A Blog by the Editor of The Middle East Journal

Putting Middle Eastern Events in Cultural and Historical Context

Wednesday, February 3, 2016

Culture Wars and Cultural Appropriation: Israeli Designer Eroticizes Palestinian Keffiyeh

Cultural  appropriation of indigenous cultures by the mainstream culture is a worldwide complaint, from Native Americans complaining about fashion designers using sacred eagle feathers (or everything about the Washington Redskins) to affluent young whites adopting African American culture: those doing the appropriating usually assert that they mean it as a compliment and an honor to the appropriated culture, but far too often the appropriated culture fails to see the compliment.

I am virtually certain that will be the case here: As the article notes, Israeli high-fashion designer Dodo Bar Or has designed a line of women's clothing drawing its inspiration from the iconic Palestinian (male) headdress, the keffiyyeh or kuffiyah. The keffiyeh is an icon of Palestinian nationalism:  Yasser Arafat wore his draped in the shape of the map of Palestine, and I'm sure I'm not the only foreigner who learned the trick of keeping one visible in your car in the West Bank so it wouldn't be attacked if it had Israeli plates.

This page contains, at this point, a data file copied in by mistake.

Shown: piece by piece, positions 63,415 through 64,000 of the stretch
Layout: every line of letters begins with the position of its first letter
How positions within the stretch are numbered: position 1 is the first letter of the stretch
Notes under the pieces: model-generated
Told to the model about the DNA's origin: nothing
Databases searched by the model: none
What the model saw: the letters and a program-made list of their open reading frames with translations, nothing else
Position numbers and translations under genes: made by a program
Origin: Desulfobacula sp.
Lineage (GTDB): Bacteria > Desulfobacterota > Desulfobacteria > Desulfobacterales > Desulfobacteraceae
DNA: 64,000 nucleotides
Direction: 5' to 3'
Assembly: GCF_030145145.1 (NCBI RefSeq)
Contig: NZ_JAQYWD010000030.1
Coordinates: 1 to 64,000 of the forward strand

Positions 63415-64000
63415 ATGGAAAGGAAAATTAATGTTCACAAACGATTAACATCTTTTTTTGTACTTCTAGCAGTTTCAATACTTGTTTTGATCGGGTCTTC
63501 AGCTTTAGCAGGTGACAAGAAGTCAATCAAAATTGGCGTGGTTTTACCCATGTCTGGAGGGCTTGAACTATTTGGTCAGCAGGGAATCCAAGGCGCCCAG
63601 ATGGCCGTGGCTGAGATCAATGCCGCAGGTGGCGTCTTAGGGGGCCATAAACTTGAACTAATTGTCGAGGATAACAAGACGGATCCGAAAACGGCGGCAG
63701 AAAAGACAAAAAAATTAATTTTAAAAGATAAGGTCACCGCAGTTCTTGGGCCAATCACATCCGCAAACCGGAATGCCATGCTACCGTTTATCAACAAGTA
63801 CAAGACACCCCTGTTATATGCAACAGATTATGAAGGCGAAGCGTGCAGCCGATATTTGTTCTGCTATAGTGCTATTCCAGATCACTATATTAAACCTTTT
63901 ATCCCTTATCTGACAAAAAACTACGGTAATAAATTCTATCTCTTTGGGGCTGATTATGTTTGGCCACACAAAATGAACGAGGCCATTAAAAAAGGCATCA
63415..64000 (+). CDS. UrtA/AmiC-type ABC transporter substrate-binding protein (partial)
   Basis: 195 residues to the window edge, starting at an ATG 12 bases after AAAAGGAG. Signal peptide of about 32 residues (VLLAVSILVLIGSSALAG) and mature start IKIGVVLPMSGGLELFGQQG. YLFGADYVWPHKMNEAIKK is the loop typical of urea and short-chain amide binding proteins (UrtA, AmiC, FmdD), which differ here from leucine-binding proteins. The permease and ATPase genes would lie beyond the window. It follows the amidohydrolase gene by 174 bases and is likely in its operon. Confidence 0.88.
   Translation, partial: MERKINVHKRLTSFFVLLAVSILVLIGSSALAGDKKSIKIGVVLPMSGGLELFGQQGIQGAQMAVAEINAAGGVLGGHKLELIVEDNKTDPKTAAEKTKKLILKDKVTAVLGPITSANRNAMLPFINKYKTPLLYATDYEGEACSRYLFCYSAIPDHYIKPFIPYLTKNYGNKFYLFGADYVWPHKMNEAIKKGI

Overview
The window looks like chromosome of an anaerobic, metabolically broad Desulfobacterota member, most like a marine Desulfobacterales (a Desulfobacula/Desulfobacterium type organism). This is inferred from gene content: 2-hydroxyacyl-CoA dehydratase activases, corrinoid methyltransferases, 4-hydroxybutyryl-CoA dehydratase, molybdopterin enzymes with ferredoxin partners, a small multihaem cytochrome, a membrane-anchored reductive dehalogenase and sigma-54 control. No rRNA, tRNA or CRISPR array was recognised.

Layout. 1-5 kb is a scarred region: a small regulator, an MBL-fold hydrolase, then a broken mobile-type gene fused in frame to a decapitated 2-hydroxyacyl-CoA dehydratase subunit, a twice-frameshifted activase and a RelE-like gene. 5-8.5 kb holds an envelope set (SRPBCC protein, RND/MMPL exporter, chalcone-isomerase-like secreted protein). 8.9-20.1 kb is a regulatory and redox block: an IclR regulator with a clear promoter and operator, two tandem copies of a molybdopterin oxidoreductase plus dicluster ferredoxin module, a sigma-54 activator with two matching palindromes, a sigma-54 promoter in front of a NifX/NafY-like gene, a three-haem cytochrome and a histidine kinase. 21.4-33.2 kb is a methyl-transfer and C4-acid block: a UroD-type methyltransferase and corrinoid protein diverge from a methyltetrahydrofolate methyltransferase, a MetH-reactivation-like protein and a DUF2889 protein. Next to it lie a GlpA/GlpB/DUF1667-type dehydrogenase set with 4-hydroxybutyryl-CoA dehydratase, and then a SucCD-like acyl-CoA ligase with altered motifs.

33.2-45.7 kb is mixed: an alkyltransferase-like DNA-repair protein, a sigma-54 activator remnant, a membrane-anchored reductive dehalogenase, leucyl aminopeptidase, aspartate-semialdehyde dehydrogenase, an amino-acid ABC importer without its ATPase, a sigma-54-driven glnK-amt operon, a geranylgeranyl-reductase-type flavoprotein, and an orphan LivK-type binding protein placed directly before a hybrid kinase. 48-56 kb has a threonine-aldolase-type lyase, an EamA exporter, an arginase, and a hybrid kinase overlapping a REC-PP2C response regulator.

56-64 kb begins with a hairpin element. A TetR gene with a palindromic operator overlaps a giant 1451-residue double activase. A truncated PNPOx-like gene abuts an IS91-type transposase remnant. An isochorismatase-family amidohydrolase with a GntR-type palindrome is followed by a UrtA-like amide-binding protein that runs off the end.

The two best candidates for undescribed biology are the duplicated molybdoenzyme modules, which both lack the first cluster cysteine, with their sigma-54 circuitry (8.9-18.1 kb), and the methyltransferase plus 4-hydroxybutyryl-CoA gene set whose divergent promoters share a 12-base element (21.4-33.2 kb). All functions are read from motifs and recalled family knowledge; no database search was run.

I don't want to be a prisoner of gender stereotyping. If a female Palestinian designer derided to feminize and even sexualize the keffiyeh, that might be a suitable protest to the dominant patriarchy. But this is not a Palestinian or Israeli Arab designer.

But when an Israeli designer takes a well-known symbol of the Palestinian national movement (and a distinctly masculine one) and both feminizes and eroticizes it, one has to wonder if the intentions were generally benign but the realization disastrous, or something else. The collection can be seen on Bar Or's website; the two photos reproduced here (one topless but from the rear, the other with some "sideboob") are probably the ones most likely to raise hackles. Neither is overtly offensive as fashion poses go; but each seems deliberately provocative given the cultural context..

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